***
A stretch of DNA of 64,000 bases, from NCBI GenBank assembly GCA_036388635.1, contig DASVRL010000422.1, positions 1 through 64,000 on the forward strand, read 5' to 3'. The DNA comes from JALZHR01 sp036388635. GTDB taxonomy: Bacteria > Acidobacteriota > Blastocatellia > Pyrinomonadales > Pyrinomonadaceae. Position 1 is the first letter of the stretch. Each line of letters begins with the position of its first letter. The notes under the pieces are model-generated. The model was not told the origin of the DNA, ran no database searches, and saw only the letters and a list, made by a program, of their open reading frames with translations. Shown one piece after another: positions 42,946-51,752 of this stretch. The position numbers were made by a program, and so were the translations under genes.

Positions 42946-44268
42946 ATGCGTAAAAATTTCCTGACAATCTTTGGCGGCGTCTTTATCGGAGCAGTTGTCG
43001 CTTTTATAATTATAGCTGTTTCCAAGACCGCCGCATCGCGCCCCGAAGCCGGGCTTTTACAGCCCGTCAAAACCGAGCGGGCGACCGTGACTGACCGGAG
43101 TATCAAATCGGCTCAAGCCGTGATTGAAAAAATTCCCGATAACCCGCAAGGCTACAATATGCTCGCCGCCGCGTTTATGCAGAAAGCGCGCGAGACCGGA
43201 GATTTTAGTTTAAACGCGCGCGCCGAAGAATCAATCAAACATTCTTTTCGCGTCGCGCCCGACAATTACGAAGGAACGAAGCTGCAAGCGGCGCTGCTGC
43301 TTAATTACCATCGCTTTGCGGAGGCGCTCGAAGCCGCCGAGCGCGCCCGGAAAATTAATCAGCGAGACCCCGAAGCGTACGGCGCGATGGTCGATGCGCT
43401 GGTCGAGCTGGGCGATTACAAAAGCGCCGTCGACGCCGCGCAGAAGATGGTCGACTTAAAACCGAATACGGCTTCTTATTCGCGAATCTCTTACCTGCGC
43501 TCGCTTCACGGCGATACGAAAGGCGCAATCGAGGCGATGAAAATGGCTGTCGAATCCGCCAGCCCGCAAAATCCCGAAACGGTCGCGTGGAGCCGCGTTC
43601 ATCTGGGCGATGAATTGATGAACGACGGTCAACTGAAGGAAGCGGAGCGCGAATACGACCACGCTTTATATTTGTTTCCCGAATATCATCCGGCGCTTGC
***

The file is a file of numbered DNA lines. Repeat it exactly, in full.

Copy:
A stretch of DNA of 64,000 bases, from NCBI GenBank assembly GCA_036388635.1, contig DASVRL010000422.1, positions 1 through 64,000 on the forward strand, read 5' to 3'. The DNA comes from JALZHR01 sp036388635. GTDB taxonomy: Bacteria > Acidobacteriota > Blastocatellia > Pyrinomonadales > Pyrinomonadaceae. Position 1 is the first letter of the stretch. Each line of letters begins with the position of its first letter. The notes under the pieces are model-generated. The model was not told the origin of the DNA, ran no database searches, and saw only the letters and a list, made by a program, of their open reading frames with translations. Shown one piece after another: positions 42,946-51,752 of this stretch. The position numbers were made by a program, and so were the translations under genes.

Positions 42946-44268
42946 ATGCGTAAAAATTTCCTGACAATCTTTGGCGGCGTCTTTATCGGAGCAGTTGTCG
43001 CTTTTATAATTATAGCTGTTTCCAAGACCGCCGCATCGCGCCCCGAAGCCGGGCTTTTACAGCCCGTCAAAACCGAGCGGGCGACCGTGACTGACCGGAG
43101 TATCAAATCGGCTCAAGCCGTGATTGAAAAAATTCCCGATAACCCGCAAGGCTACAATATGCTCGCCGCCGCGTTTATGCAGAAAGCGCGCGAGACCGGA
43201 GATTTTAGTTTAAACGCGCGCGCCGAAGAATCAATCAAACATTCTTTTCGCGTCGCGCCCGACAATTACGAAGGAACGAAGCTGCAAGCGGCGCTGCTGC
43301 TTAATTACCATCGCTTTGCGGAGGCGCTCGAAGCCGCCGAGCGCGCCCGGAAAATTAATCAGCGAGACCCCGAAGCGTACGGCGCGATGGTCGATGCGCT
43401 GGTCGAGCTGGGCGATTACAAAAGCGCCGTCGACGCCGCGCAGAAGATGGTCGACTTAAAACCGAATACGGCTTCTTATTCGCGAATCTCTTACCTGCGC
43501 TCGCTTCACGGCGATACGAAAGGCGCAATCGAGGCGATGAAAATGGCTGTCGAATCCGCCAGCCCGCAAAATCCCGAAACGGTCGCGTGGAGCCGCGTTC
43601 ATCTGGGCGATGAATTGATGAACGACGGTCAACTGAAGGAAGCGGAGCGCGAATACGACCACGCTTTATATTTGTTTCCCGAATATCATCCGGCGCTTGC